Early Morning Cortisol Levels as Predictors of Short and Long-term Adrenal Function after Endonasal Transsphenoidal Surgery for Pituitary Adenomas and Rathke’s Cleft CystsNancy McLaughlin, MD1, Pejman Cohan, MD1, Philip Barnet, MD1, Amy Eisenberg1, Charlene Chaloner11Santa Monica, CA United States Keywords: adrenal gland, pituitary adenoma, endonasal surgery, Rathke's cleft cyst, cortisol
Patients undergoing pituitary adenoma or Rathke’s cleft cyst (RCC) removal are often administered peri-operative glucocorticoids regardless of lesion size and pre-operative ACTH/cortisol levels.
To minimize unnecessary glucocorticoid therapy, we describe a protocol in which patients with normal pre-operative serum cortisol and ACTH levels are given glucocorticoids only if post-operative day 1 or 2 (POD1 or POD2) cortisol levels fall below normal.
A total of 207 consecutive patients undergoing endonasal surgery for an adenoma or RCC were considered for study. Of these, 68 patients with pre-operative adrenal insufficiency or Cushing’s disease were excluded. The 139 patients included 119 with macroadenomas, 14 microadenomas and 6 RCCs (follow-up 3-41 months; median 10 months).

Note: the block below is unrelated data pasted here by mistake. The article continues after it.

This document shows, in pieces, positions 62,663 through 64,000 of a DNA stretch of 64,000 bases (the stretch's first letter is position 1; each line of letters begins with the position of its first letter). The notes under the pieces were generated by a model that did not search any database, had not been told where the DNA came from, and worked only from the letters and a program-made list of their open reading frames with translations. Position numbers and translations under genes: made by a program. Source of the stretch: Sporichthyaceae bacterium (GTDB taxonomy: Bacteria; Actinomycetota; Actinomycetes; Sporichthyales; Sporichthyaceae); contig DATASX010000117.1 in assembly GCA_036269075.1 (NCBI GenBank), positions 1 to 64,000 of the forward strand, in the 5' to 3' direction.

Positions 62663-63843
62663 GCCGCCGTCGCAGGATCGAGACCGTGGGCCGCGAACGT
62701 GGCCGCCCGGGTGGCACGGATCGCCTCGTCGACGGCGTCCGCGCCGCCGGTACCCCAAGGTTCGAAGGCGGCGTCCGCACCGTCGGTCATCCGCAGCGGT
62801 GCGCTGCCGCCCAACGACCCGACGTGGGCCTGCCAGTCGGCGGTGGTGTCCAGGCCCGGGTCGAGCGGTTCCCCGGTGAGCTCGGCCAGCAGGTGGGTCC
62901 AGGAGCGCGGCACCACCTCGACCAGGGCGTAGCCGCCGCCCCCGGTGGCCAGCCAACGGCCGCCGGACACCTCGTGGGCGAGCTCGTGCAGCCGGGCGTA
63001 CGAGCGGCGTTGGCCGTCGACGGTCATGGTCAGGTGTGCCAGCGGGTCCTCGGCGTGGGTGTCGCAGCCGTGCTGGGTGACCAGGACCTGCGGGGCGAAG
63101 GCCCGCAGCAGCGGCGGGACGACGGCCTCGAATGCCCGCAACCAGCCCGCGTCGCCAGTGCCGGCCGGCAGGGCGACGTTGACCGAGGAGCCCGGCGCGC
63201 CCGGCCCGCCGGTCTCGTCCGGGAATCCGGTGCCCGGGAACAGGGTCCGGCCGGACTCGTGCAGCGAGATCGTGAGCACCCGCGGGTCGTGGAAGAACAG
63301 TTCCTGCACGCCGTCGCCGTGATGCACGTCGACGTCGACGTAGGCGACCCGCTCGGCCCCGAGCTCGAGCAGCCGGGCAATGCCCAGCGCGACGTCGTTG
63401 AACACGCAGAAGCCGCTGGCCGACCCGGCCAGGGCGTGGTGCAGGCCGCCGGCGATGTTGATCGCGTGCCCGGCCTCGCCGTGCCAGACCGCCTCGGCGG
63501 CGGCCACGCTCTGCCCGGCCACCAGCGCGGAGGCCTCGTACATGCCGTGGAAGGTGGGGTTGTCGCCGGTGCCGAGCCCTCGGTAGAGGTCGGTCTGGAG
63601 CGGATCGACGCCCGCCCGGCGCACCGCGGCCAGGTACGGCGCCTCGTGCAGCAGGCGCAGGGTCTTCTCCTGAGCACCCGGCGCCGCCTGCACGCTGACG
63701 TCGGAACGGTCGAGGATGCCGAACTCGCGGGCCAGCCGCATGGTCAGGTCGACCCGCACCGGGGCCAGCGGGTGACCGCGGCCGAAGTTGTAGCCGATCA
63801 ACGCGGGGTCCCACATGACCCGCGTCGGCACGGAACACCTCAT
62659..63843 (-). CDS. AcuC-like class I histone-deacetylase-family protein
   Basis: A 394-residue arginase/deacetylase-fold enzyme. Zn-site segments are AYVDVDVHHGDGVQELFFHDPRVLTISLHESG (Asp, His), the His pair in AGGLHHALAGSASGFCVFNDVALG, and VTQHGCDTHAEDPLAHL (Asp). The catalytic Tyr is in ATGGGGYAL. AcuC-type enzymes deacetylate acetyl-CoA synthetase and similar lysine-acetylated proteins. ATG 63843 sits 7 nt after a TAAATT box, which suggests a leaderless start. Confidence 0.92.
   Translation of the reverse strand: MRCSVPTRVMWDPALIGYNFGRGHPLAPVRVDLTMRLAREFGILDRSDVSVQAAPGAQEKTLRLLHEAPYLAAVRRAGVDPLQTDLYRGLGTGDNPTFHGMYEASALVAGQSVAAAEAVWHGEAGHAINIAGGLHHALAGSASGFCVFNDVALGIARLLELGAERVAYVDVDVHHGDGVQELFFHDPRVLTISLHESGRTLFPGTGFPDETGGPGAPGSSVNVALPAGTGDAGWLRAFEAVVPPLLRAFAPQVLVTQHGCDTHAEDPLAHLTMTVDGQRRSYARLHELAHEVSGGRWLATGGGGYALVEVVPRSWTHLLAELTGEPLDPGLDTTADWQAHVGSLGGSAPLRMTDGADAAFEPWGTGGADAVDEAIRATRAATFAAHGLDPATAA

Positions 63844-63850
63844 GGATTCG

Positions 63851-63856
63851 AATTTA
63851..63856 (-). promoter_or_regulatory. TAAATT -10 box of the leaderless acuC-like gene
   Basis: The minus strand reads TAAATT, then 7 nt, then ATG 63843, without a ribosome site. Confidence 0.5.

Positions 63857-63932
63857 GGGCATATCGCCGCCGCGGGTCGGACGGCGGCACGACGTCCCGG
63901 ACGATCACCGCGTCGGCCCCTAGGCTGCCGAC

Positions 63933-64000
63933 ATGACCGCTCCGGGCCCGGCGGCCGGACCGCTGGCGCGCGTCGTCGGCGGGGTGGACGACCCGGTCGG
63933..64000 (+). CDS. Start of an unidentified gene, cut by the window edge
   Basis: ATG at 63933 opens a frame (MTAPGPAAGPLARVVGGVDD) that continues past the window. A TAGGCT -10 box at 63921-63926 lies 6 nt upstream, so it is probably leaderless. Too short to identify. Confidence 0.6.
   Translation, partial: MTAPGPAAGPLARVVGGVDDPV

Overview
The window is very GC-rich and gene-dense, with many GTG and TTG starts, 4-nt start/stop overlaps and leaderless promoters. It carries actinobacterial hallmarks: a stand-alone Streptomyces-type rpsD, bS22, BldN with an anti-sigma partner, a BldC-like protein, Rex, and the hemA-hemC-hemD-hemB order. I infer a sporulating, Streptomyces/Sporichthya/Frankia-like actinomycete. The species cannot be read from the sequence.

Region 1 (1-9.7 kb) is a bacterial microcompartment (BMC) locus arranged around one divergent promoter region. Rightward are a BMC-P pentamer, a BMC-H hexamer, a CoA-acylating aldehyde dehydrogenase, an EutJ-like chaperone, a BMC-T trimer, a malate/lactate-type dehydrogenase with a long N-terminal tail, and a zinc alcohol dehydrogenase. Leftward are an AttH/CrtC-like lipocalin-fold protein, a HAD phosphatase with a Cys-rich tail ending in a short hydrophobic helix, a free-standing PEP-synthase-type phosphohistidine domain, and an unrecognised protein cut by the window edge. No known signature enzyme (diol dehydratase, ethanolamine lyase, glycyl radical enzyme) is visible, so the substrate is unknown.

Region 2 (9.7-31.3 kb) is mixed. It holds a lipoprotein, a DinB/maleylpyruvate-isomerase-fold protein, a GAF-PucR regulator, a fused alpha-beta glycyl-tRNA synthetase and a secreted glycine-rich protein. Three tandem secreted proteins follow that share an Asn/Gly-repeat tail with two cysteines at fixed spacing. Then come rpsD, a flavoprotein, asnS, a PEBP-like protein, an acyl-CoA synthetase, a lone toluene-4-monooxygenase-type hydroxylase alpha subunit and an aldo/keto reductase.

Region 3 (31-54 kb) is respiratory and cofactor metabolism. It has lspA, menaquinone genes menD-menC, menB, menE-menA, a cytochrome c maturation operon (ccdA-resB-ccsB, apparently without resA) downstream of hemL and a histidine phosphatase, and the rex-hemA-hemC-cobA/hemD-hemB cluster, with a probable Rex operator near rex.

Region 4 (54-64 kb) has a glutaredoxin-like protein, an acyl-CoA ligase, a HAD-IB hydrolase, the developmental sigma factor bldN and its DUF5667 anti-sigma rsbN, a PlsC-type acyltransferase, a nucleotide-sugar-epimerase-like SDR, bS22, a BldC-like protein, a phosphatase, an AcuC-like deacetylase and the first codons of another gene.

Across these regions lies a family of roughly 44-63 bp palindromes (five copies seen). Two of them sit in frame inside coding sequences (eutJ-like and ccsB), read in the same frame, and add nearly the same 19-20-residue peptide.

Glucocorticoids were withheld unless POD1/POD2 morning cortisol values were below normal (=4 µg/dL). Subsequent adrenal status was assessed through follow-up biochemical and clinical evaluations.
Nine (6.5%) patients, all with macroadenomas (mean diameter 26±10 mm) had low POD1/POD2 cortisol values and received glucocorticoids; of these 5 were weaned off within 3-28 weeks of surgery. Overall, 12/139 (8.6%) patients were treated for early (n=9) or delayed (n=3) adrenal insufficiency but only 5 (3.6%) remain on glucocorticoid replacement. No patients experienced an adrenal crisis.
This is a retrospective study.
In patients with normal pre-operative cortisol levels undergoing endonasal removal of a pituitary adenoma or RCC, normal morning cortisol values on POD1/POD2 reliably predicts adequate and safe adrenal function in over 96% of patients.
This simple protocol of withholding post-operative glucocorticoids avoids unnecessary steroid exposure and poses minimal risk to the well-informed closely monitored patient. Project Roles:
N. McLaughlin (), P. Cohan (), P. Barnet (), A. Eisenberg (), C. Chaloner ()